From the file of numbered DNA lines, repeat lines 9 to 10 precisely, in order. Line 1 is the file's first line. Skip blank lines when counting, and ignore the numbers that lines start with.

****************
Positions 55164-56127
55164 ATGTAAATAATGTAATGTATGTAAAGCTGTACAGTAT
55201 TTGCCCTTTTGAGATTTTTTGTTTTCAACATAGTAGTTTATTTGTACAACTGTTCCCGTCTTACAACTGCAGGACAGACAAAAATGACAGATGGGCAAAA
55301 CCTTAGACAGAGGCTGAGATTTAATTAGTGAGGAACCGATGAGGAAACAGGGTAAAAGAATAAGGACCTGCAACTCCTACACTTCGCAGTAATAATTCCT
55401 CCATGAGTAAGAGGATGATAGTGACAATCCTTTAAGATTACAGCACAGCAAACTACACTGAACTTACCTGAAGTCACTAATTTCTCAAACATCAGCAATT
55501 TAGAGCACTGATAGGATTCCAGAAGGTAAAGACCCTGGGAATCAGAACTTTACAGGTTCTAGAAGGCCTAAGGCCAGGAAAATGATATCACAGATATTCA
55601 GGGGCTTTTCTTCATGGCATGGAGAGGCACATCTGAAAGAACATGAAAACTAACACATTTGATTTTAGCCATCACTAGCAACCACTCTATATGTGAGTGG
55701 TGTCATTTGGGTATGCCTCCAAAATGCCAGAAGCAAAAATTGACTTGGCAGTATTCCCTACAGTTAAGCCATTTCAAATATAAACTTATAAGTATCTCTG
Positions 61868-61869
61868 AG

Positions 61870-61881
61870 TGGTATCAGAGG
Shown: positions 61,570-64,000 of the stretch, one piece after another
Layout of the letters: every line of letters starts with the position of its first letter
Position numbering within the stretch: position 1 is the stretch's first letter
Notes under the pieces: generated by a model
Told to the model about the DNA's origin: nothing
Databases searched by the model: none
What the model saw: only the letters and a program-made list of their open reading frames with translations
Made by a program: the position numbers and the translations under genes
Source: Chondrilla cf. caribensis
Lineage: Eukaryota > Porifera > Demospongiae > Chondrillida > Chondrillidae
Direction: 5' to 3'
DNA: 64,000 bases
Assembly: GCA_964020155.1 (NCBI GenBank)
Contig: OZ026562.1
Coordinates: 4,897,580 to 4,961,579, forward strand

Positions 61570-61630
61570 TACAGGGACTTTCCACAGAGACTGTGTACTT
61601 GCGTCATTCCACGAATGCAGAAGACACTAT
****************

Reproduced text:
Positions 61868-61869
61868 AG